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It basically demonstrates that when the management style matches with the environment (and strategy), the firm was more effective than when management style did not match the environment. Development of strategists: three issues are important for top management in developing strategists – The choice of future strategists; - Their career planning and development and - Succession planning.

CORPORATE

CULTURE

Organizational or corporate culture is the set of important assumptions – often unstated – that members of an organization share in common. There are two major assumptions – belief and values. Beliefs are assumptions about reality and are derived and reinforced by experience. Values are assumptions about ideals that are desirable and worth striving for. Creation of a strategy supportive culture is the main aim of the leadership within the organization. The strategists have four approaches to create a strategy-supportive culture. 1. To ignore corporate culture 2. To adapt strategy implementation to suit corporate culture 3. To change the corporate culture to suit strategic requirements 4. To change the strategy to fit the corporate culture

CORPORATE

POLITICS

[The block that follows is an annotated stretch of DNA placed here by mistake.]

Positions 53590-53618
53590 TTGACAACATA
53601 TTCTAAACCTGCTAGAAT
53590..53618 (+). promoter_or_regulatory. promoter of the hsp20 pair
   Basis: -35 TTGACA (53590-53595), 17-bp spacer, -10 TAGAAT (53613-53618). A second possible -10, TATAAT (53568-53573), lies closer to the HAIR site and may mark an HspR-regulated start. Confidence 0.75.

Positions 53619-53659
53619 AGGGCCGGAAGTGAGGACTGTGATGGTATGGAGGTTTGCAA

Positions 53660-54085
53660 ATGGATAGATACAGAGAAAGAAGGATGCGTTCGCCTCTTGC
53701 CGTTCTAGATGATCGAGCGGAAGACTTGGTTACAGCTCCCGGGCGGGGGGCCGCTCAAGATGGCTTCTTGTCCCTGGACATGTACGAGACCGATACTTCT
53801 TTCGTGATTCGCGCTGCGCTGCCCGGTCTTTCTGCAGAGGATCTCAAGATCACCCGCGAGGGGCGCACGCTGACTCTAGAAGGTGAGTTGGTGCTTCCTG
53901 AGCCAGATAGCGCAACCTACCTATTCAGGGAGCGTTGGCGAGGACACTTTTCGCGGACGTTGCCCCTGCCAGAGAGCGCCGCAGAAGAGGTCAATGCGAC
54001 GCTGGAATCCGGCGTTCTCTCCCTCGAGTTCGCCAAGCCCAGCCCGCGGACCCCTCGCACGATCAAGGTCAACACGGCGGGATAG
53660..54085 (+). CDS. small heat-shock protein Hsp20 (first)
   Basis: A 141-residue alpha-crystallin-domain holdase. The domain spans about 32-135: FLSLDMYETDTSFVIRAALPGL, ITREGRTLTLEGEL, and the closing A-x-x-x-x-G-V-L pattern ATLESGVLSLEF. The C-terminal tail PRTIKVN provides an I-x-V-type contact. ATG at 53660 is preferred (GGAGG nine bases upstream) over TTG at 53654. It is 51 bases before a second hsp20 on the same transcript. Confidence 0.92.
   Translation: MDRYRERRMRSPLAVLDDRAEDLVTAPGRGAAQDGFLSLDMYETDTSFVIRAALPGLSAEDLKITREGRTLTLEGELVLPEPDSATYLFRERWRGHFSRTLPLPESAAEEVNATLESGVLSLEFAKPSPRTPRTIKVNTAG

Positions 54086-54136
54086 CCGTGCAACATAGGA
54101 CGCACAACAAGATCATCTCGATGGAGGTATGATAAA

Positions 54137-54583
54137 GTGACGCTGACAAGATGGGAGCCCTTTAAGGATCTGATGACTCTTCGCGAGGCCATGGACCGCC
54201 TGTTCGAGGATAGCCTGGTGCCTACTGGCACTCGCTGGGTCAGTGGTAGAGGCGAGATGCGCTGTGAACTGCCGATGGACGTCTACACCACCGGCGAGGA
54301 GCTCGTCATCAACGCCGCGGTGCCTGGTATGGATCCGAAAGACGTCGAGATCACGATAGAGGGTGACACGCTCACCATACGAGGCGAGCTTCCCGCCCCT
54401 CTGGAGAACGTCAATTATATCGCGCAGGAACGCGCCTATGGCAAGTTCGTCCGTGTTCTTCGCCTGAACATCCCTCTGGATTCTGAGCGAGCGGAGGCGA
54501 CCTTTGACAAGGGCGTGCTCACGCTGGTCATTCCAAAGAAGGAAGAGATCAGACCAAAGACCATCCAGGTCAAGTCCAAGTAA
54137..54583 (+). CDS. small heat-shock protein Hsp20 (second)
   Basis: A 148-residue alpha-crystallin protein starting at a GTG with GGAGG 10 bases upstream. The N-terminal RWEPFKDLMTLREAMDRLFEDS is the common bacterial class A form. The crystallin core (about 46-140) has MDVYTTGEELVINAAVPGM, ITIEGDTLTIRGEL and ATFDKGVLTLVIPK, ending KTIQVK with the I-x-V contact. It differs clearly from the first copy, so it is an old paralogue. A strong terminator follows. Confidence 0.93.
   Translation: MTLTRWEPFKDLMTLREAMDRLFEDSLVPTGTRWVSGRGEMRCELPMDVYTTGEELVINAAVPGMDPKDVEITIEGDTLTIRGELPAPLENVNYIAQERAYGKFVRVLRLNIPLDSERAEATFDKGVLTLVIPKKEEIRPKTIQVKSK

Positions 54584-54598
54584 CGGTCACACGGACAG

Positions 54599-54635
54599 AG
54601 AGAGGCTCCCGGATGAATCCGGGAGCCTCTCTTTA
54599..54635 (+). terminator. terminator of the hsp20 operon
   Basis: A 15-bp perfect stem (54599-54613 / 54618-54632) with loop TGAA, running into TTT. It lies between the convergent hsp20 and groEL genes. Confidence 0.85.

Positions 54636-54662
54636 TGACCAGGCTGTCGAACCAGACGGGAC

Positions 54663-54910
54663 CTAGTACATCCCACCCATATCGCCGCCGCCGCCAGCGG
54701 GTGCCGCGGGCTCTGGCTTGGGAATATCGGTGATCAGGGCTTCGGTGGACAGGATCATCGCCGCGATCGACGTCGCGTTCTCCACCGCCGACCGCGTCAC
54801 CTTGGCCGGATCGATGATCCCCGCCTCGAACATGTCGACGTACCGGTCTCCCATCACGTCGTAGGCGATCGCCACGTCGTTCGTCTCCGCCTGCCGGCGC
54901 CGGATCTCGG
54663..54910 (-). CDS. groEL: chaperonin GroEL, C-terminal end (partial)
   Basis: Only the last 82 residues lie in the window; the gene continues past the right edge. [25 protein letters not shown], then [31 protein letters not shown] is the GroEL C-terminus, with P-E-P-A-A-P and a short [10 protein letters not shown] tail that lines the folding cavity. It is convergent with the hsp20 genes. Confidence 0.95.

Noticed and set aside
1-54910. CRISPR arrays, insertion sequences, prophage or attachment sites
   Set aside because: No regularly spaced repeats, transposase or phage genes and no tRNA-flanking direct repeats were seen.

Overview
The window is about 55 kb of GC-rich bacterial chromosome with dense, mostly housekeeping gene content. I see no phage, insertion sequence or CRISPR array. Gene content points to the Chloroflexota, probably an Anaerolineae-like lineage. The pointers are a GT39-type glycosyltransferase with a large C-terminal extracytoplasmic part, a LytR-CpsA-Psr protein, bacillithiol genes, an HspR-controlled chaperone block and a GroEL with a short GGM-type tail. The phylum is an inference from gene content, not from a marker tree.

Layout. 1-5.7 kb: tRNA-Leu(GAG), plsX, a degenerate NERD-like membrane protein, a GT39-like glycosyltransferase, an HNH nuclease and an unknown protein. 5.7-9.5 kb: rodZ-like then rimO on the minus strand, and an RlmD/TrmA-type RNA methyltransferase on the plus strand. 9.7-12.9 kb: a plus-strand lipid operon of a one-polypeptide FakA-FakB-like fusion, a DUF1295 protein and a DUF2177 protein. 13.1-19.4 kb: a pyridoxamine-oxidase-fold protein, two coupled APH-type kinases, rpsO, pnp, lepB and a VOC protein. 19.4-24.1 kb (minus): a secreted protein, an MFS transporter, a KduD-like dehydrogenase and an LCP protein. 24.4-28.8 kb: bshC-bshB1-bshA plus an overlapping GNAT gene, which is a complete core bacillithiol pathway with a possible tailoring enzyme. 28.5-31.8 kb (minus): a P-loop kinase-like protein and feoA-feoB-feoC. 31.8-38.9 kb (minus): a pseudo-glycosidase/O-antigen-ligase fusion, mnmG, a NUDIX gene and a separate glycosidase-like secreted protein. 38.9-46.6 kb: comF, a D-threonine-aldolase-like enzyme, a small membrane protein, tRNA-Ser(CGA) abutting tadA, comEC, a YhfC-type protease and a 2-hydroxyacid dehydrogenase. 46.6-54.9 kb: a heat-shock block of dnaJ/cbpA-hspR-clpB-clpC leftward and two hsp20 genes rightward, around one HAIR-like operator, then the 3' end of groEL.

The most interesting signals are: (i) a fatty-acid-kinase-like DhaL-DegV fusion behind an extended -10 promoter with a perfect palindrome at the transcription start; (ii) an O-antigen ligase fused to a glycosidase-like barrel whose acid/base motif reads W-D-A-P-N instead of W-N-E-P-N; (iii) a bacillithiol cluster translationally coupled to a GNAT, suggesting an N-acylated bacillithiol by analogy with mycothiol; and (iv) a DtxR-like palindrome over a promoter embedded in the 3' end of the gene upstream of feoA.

Power is defined as the ability to influence others. Corporate politics is the carrying out of activities not prescribed by polices for the purpose of influencing the distribution of advantages within the organization. Politics is related to the use of power but is not similar to it. Social psychologists French and Raven, have given five categories of power which reflect the different bases or resources that power holders rely upon. One additional base (informational) was later added. Positional Power : Also called "Legitimate Power, it refers to power of an individual because of the relative position and duties of the holder of the position within an organization. Legitimate Power is formal authority delegated to the holder of the position. It is usually accompanied by various attributes of power such as uniforms, offices etc. This is the most obvious and also the most important kind of power. Referent Power : Referent Power means the power or ability of individuals to attract others and build loyalty. It's based on the charisma and interpersonal skills of the power holder. Here the person under power desires to identify with these personal qualities, and gains satisfaction from being an accepted follower. Nationalism or Patriotism counts towards an intangible sort of referent power as well. For example, soldiers fight in wars to defend the honor of the country. This is the second least obvious power, but the most effective. Expert Power: Expert Power is an individual's power deriving from the skills or expertise of the person and the organization's needs for those skills and expertise. Unlike the others, this type of power is usually highly specific and limited to the particular area in which the expert is trained and qualified. Reward Power: Reward Power depends upon the ability of the power wielder to confer valued material rewards, it refers to the degree to which the individual can give others a reward of some kind such as benefits, time off, desired gifts, promotions or increases in pay or responsibility. This power is obvious but also ineffective if abused. People who abuse reward power can become pushy or became reprimanded for being too forthcoming or 'moving things too quickly'.